Philips O'Neill The Stretch headphones are difficult to review because they have a lot going for them -- excellent comfort and an affordable price tag -- but their sound, while fine, doesn't exceed expectations for an over-the-ear model in this price class.
Let's start with the positives. The Stretch, which also goes by the model number TR 55LX (or Philips SHO9567BK/28) and comes in a
For over-the-ear headphones, these are pretty lightweight and have nicely cushioned earcups. Aside from the relatively plush padding, what makes these guys comfortable is the dual-headband design. They have an auto-fit inner headband that's covered in stretchy "wet-suit inspired" Neoprene padding (thus, the O'Neill connection).
What's great about the auto-fit feature is that you don't have to worry about adjusting the size of the headphone band, you just put the headphones on and you're good to go (that said, these may not fit folks who have very large heads).
As for the outer headband, it's made of highly flexible translucent nylon. We gave it a good twist and it didn't break, so the headphones -- or at least their outer headband -- seems pretty durable.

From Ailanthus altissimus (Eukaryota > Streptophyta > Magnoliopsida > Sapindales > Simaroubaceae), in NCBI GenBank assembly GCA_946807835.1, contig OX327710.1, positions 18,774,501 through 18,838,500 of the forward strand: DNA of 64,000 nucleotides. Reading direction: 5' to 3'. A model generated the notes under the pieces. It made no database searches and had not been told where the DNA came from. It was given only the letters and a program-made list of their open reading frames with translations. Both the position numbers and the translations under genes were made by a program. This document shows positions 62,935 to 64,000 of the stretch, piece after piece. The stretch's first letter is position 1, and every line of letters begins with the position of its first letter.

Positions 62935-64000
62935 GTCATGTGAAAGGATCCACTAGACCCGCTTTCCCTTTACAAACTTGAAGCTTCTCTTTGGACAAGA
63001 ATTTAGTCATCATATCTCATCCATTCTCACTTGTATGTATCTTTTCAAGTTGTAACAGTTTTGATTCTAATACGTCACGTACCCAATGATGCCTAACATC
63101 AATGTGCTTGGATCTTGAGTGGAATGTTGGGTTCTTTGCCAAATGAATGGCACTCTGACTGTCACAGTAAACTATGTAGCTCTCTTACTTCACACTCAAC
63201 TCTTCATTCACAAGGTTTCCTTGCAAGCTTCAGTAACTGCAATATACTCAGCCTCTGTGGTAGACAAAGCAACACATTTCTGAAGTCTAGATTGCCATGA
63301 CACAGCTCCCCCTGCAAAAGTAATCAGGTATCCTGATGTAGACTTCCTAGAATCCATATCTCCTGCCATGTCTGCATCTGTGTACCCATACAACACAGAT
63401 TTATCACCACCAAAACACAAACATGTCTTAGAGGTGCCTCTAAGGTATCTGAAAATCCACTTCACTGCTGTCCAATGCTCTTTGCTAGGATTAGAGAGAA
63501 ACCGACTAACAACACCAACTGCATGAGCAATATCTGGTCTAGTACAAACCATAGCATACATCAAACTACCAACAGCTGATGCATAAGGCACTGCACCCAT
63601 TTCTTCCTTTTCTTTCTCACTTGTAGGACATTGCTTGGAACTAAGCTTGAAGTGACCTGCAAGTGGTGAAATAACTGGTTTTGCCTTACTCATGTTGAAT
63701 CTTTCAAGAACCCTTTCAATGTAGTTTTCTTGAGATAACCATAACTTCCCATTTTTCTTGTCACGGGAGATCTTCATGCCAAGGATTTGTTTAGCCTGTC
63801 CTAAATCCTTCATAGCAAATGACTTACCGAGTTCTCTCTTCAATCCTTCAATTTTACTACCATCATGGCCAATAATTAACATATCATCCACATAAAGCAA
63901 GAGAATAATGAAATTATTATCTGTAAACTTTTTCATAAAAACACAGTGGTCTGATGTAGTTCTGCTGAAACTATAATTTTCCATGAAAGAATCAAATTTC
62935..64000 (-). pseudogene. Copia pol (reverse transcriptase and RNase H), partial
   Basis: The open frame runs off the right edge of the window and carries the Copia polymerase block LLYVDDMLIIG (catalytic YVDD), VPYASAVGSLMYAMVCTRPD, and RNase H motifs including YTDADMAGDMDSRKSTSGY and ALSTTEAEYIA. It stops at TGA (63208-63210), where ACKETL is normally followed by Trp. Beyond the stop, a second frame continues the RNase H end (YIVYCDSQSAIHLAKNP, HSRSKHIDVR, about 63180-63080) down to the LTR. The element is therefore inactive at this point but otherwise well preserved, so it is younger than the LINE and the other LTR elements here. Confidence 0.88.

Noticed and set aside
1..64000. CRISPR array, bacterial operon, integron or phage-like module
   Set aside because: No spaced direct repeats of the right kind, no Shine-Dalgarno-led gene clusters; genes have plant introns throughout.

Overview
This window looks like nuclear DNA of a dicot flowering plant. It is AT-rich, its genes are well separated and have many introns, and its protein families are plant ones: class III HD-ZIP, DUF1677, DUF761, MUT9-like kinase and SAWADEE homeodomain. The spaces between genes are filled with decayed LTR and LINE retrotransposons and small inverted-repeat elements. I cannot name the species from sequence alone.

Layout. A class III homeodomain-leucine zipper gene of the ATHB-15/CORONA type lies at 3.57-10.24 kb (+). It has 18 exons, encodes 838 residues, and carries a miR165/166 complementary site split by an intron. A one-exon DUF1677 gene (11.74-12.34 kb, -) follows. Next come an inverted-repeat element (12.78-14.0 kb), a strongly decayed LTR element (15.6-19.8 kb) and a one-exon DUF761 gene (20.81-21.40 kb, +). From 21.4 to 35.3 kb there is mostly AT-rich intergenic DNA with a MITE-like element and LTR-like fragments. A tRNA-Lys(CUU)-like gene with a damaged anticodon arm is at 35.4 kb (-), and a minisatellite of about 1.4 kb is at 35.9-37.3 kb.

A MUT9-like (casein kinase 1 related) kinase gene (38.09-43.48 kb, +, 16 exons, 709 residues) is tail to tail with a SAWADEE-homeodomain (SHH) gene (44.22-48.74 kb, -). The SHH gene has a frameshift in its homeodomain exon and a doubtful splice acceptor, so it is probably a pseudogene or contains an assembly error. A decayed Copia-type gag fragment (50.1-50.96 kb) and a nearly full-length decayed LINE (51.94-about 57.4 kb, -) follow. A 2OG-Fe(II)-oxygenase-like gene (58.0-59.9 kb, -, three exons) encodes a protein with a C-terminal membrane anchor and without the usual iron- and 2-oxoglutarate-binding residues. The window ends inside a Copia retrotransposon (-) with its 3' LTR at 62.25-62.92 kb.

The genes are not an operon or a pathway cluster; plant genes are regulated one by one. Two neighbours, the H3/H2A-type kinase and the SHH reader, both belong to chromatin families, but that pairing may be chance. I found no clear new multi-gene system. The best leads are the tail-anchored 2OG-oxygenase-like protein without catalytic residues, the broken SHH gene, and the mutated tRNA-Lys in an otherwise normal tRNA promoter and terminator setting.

When I put these on, my immediate reaction was, "Wow, these are comfortable." Editor Justin Yu had the same reaction, and they're definitely headphones that you can wear at home (or the office), as well as on the go, though your ears will get a little steamy if you were them outside on warm days, due to their closed-back design. The upside to the closed-back design is that these headphones do a good job passively sealing out noise and they don't leak sound.
I also liked that the cord on The Stretch is detachable from the earcup and that it's covered in a cloth material (think of the cord as a shoelace on a hiking boot). Alas, there's no integrated microphone for making cell-phone calls, though a step-up model (the